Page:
• temperature reduced to 55 degrees primer bind to DNA (some double stranded DNA)
  • DNA polymerase binds to these sections
  • temperature raised to 72 degrees - optimum temp for DNA polymerase (free nucleotides bind to unwound DNA)
  • DNA polymerase reaches end of DNA strand and new DNA is formed
  • repeated many times so DNA increases exponentially
14 of 26

Automated DNA sequencing - with fluorescent marker

  • primer anneals at 3' end of template strand - DNA polymerase attaches
  • free nucleotides bind 
  • modified nucleotides (with fluorescent markers which when they bind throw off the sequence so that the strand cannot bind more nucleotides)
  • Many DNA molecules are made, fragments vary in size, the final nucleotide is tagged with a colour
  • strands run through a machine and laser reads colour sequence with strands varying from only a single nucleotide attached then 2, then 3, then 4 so the sequence of colours is the sequence of bases. 
15 of 26

How Restriction Enzymes and Ligases Work

  • restriction enzymes cut DNA at a specific point (where a base sequence occurs at the restriction site) uses hydrolysis
  • this leaves some exposed bases called a sticky end
  • DNA ligase catalyses condensation reaction and seals DNA nucleotides together. 
  • to join DNA fragments from 2 different sources they need to be cut with the same restriction enzymes so the sticky ends are complementary and bases pair up. 
  • results in recombinant DNA. 
16 of 26

Genetic engineering

  • Obtaining gene to be engineered
    • mRNA used as template to make copy of gene
    • automated polynucleotide sequencer
    • DNA probe used to locate DNA fragments-cut with restriction enzymes
  • Placing DNA in vector
    • sealed in bacterial plasmid using ligase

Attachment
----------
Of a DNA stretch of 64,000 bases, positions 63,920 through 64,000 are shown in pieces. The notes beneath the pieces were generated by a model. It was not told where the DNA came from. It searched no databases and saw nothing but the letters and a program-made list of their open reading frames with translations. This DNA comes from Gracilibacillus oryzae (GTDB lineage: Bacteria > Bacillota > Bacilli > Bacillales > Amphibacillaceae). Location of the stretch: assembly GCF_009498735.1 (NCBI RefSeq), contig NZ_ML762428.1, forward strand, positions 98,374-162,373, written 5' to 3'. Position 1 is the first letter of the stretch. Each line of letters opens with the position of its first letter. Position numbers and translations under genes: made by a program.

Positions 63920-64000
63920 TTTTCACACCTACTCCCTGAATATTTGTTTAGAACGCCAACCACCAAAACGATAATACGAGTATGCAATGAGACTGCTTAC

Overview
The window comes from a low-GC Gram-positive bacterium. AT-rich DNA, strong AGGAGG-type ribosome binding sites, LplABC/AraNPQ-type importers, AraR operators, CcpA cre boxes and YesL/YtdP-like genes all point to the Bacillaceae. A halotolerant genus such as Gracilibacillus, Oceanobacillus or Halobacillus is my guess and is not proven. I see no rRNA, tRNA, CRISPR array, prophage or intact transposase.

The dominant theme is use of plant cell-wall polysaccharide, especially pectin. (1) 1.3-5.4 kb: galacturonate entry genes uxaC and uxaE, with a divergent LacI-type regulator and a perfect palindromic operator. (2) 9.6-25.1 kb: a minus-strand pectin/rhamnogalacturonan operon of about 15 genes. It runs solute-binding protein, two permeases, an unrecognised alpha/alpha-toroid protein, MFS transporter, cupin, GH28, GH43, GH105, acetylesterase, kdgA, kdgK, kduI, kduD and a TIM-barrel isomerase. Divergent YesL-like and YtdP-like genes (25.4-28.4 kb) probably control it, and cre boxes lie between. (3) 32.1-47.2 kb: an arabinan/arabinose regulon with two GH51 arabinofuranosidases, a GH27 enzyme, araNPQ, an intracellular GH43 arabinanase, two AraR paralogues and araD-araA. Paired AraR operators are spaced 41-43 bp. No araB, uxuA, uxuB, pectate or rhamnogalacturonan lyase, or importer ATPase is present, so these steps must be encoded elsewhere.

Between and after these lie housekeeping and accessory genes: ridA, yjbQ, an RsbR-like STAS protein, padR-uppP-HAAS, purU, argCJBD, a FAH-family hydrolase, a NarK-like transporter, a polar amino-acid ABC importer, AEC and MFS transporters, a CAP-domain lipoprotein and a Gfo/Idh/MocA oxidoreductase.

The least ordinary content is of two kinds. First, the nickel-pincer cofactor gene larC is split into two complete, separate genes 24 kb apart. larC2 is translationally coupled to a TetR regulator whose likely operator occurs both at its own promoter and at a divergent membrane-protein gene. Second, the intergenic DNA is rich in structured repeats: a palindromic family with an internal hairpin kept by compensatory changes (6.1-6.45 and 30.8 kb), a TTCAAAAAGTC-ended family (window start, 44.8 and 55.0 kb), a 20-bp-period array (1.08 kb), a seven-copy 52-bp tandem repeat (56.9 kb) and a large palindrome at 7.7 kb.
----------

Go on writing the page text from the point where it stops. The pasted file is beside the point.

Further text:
• sealed into virus or yeast cells
    • vectors contain regulatory sequences of DNA so inserted DNA is transcribed. 
  • Getting gene into recipient
    • Electroporation: high voltage pulse applied to disrupt membrane
    • Micro injection: DNA injected using fine micropippete into host nucleus
    • Viral transfer: virus inserts DNA directly
    • Ti Plasmids: inserted into soil bacterium and plants can be infected with it  so DNA plasmid is in plant's genome
    • Liposomes: DNA wrapped in lipids, can cross lipid membrane by diffusion. 
17 of 26

Bacterial Conjugation + Engineering to Produce Ins

Bacterial conjugation:

  • conjugation tube forms between donor and recipient, enzyme makes nick in plasmid
  • plasmid DNA replication starts, free strand moves through tube
  • recipient cell replication starts 
  • cells move apart and plasmid in each forms a circle 

GM insulin: 

  • transcription of pancreas cells to give mRNA which is isolated + treated with reverse transcriptase, treatment with DNA polymerase produces cDNA strands which are copies of human insulin gene, sticky ends complementary to those of plasmid are added
  • plasmid removed from E.Coli and cur open by restriction enzyme
  • 2 pieces are splices together and sealed using DNA ligase
  • plasmid containing human insulin gene inserted into E.Coli cell
  • Transgenic bacteria capable of producing human insulin is generated. 
18 of 26

Identifying transformed bacteria

Plasmid vectors with genetic markers:

  • E.Coli plasmids are resistant to ampicillin and tetracycline
  • plasmids are cut by restriction enzyme that has its restriction site in the middle of tetracyclineresistance.This means that plasmids taking up the gene won't be resistant. Ampicllin resistance still works. 

Replica plating is then used: 

  • bacteria cells grown on nutrient agar to form colonies
  • these cells are transferred onto agar that have been made with ampicilin 
  • some are transferred onto agar that have been made with tetracycline
  • by keeping track of which has grown on which we know that the colonies on ampicillin agar but not on tetracycline agar must have taken up plasmid with insulin gene. 
  • these can be grown on a large scale for insulin production for example. 
19 of 26

GM Golden Rice

  • precursor molecules
    • Phytoene synthase from daffodil
  • Phytoene 
    • Crt 1 enzyme from bacterium
  • Lycopene
    • enzymes already exist in rice endosperm
  • Beta carotene
    • Precursor molecule which is converted to active vitamin A in the gut. 
20 of 26

Primary Succession and Ecosystem Surveying

Dune into a woodland

  • pioneer plants like sea rocket + prickly sandwort colonise above water mark
  • mini dunes formed, nutrients accumulate, bigger plants sea sandwort colonise